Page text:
The reason? Less intense competition in Brisbane. Which looks a bit odd at first, when you compare the industry structure in Brisbane with that in Sydney. They don't look that different - in terms of numbers of petrol stations, both cities have the oil companies (BP and Caltex in Brisbane), supermarket outlets, independent chains, and small independents. We can only salivate in contemplation of the degree of choice both cities have compared to us (and in particular compared to our South Island).
But it's a bit more apparent than real. In Brisbane the ACCC found that the supermarkets and the independents don't always price that sharply ('RULP' in the graph is regular unleaded petrol). Coles by the way looks a bit worse than it really is, as the prices measured are pump prices, before using "shopper dockets" (those discounts you get with your supermarket receipt). I'd guess a big proportion of the drivers who belly up to Coles will be armed with the discount.
In Sydney, though, the independents go for it.
Part of the difference may be down to the pricing strategies the Brisbane companies have happened to follow. But part of it is down to the greater leeway the Brisbane players have to follow less aggressive pricing plans: there's been a degree of consolidation over the past ten years, with two independents merged into one, and 7-Eleven buying Mobil's stations.
This is sobering stuff for us on this side of the Tasman. If two supermarkets, two oil companies, five independent chains and a tail of small outlets aren't enough to constrain petrol prices in Brisbane to what's on offer in the other Aussie cities, what hope have motorists in New Zealand got of getting a really sharp price from the three big players (BP, Mobil, Z) and the regionally limited price discipline that Gull imposes?
The more time has gone by - and in the light of MBIE's petrol study (links to study here, my comments here and here) - the more I'm leaning towards the view that Dr Jill Walker, the dissenter in the Commerce Commission's approval of the Z/Chevron merger - had the right end of the stick. She said (para 40 of her dissent):
What the Brisbane report shows, in my view, is that you need to facilitate every bit of competition you possibly can: you need a lot of parties to get the sort of outcomes Sydney and Melbourne motorists enjoy. And the option value of one extra aggressive competitor is very high indeed when you're starting (as we are) from a highly concentrated starting point.An independent Chevron also provides an ‘option value’ for increased competition in the future without the merger. Without the merger, Chevron’s assets would remain independent of Z. Importantly, this involves not simply retail assets, but an entire supply chain. Effective competition in retail fuel markets tends to be driven by retailers who are backed by their own independent supply chain, such as Gull in parts of the North Island...I am not satisfied that in the future without the merger, there is not a real chance that Chevron’s assets could be used to disrupt retail coordination and increase competition. With the merger, any real chance is permanently removed.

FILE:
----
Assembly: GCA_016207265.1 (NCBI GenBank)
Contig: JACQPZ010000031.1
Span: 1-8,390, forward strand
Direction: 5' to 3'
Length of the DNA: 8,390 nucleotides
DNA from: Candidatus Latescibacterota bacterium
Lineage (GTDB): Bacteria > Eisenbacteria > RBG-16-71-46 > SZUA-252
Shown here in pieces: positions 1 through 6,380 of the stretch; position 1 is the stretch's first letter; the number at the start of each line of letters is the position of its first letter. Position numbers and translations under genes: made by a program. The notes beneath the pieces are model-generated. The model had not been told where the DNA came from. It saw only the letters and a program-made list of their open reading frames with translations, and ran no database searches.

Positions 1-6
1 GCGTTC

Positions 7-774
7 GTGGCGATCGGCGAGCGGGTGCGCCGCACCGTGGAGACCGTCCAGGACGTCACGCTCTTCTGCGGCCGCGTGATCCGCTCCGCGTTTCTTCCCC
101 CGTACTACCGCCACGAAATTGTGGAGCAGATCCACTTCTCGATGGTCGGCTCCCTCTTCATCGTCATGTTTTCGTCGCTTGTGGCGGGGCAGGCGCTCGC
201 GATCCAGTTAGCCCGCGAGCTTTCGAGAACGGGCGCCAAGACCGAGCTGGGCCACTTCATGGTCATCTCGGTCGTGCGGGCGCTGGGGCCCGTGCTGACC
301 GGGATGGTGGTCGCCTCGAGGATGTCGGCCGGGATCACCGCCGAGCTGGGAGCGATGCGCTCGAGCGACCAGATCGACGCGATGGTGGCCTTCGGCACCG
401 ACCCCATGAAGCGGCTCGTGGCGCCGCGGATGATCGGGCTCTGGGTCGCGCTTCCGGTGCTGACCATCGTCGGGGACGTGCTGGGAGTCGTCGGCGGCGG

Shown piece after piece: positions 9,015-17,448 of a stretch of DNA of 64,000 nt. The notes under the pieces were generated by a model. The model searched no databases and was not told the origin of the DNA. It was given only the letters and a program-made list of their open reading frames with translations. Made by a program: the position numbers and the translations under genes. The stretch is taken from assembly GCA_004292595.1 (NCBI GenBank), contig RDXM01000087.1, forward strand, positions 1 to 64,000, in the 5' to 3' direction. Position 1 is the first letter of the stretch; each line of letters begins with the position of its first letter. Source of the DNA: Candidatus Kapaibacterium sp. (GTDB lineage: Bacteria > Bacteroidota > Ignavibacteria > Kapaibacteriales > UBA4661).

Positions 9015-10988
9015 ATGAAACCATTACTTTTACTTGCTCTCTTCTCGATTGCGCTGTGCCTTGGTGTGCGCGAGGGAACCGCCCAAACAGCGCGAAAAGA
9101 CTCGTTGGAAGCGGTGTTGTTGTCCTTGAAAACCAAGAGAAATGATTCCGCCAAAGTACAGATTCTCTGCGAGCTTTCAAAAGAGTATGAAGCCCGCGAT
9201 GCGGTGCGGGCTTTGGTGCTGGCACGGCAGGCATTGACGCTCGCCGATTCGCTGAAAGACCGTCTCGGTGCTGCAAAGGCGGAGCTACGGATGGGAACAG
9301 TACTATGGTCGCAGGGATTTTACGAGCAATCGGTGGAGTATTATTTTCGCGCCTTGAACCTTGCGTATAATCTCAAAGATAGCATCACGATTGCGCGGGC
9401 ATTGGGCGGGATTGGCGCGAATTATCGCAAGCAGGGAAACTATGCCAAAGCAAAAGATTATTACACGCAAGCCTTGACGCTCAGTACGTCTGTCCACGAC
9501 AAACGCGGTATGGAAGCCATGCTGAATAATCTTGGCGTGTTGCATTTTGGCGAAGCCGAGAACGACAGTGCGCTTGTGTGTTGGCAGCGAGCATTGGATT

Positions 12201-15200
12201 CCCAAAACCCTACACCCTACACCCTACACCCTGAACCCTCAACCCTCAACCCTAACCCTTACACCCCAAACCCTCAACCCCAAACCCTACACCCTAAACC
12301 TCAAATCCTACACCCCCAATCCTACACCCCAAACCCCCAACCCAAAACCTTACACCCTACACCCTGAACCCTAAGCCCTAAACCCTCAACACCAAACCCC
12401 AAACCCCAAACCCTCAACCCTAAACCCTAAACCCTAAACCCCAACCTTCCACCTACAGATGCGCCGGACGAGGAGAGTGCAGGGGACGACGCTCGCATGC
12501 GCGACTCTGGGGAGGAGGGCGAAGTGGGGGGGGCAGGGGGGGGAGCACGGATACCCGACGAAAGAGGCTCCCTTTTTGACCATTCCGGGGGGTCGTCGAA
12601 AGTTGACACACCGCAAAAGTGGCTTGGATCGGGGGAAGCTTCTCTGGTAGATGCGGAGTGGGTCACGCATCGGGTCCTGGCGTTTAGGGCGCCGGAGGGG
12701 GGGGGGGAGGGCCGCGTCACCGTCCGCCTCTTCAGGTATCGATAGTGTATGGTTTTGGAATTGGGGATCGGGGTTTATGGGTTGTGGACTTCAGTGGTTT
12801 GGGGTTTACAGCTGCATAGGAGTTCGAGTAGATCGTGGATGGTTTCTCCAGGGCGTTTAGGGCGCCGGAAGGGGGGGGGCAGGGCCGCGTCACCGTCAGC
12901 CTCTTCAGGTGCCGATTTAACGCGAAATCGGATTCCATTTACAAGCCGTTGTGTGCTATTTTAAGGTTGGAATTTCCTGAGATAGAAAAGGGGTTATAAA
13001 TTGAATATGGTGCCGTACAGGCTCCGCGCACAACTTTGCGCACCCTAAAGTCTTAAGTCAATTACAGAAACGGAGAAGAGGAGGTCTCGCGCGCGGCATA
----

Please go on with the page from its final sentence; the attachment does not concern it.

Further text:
The other thing the Brisbane report shows - and I'm not apologising for banging on about it yet again - is what a useful thing these "market studies" are. Our Commerce Commission still hasn't got the ability to do what the ACCC has just done, and does anyone really think the ACCC report was a bad idea, or that the Commerce Commission wouldn't have done just as good a job?
Little birdies tell me that the legislation to give the Commission some limited market studies powers is getting closer and that a petrol study could well be first out of the blocks. There's even a chance that the Commission will, in time, be let do studies off its own bat instead of waiting for Ministerial direction.